BOSTON (WBZ NewsRadio) — Boston recently started reporting race and ethnicity demographics for COVID-19 cases and deaths.
Dr. Jon Santiago is Massachusetts' 9th District State Representative and an emergency room doctor.
He says it's too soon to tell whether Boston has a significant racial disparity, but there are some troubling numbers.
"City of Boston...all over the country, there's significant health inequity, particularly drawn across lines of race and class," Dr. Santiago said. "So it's no surprise that when COVID-19 hit, that these inequities would be exacerbated."
He said that's what he sees in the emergency room, as well as on the policy making level.
In the emergency room, inequity looks like low-income patients who live in multi-generational homes, who come in with coronavirus symptoms and cannot social distance because they're essential workers, according to Dr. Santiago.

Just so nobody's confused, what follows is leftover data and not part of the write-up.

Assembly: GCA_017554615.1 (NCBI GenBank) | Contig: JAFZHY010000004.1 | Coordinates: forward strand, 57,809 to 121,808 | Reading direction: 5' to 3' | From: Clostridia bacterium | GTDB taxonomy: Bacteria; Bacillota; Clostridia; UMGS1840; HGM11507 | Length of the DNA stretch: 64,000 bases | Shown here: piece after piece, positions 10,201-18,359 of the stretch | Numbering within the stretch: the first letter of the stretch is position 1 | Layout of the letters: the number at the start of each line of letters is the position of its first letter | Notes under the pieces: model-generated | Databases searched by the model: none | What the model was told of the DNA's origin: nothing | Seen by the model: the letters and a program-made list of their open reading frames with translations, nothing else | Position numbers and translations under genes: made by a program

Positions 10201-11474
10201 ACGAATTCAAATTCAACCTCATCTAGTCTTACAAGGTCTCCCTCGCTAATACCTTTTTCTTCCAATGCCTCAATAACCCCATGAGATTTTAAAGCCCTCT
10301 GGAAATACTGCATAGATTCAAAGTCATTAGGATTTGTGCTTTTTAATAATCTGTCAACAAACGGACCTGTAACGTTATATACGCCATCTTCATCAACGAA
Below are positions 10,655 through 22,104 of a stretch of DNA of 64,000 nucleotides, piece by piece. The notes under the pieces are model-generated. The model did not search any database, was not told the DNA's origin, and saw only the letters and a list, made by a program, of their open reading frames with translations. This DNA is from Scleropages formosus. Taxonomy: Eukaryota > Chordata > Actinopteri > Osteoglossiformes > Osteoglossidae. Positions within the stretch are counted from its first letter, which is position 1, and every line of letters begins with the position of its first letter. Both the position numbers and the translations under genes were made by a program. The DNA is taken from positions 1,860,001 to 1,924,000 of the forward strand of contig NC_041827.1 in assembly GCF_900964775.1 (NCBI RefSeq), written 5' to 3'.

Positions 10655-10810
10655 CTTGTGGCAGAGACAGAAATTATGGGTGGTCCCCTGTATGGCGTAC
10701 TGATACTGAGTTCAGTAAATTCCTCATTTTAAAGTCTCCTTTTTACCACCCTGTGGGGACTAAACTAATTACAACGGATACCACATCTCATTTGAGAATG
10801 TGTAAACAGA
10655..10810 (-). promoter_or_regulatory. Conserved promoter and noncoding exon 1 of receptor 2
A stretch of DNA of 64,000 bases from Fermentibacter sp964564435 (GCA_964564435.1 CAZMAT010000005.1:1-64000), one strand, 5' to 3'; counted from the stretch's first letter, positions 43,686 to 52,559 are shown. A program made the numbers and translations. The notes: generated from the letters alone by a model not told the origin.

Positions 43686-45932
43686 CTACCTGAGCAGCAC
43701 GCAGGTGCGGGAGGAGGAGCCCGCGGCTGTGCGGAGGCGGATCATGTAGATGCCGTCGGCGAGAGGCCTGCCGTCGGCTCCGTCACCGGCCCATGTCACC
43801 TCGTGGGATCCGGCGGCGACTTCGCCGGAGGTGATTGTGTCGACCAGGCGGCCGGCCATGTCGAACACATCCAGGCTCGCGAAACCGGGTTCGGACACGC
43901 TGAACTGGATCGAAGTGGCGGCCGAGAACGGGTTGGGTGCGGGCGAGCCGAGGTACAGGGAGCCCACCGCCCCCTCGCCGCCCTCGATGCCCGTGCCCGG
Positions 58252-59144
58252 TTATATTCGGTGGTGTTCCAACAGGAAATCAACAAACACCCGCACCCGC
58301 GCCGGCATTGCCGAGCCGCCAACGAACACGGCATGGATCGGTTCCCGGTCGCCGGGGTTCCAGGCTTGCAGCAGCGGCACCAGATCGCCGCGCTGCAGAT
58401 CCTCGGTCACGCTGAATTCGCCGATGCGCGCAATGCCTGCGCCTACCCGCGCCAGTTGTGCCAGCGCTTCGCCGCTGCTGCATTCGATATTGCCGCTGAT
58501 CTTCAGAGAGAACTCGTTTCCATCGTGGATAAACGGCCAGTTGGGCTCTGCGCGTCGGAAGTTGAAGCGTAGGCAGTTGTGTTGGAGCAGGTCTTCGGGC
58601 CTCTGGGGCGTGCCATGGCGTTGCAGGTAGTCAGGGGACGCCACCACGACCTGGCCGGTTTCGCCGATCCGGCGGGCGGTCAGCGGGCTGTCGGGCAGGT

This also affects how these hospitals receive government help.
Since these economic groups also tend to have other health complications, such as diabetes, asthma, and obesity, when ventilators are being rationed out, there is a preference for the healthier communities.
"It's important to realize that for health, the demographics and zip codes, often define them," Dr. Santiago said. "COVID-19 has just exacerbating what most of us already knew."
WBZ NewsRadio's Madison Rogers (@_madisonrogers) reports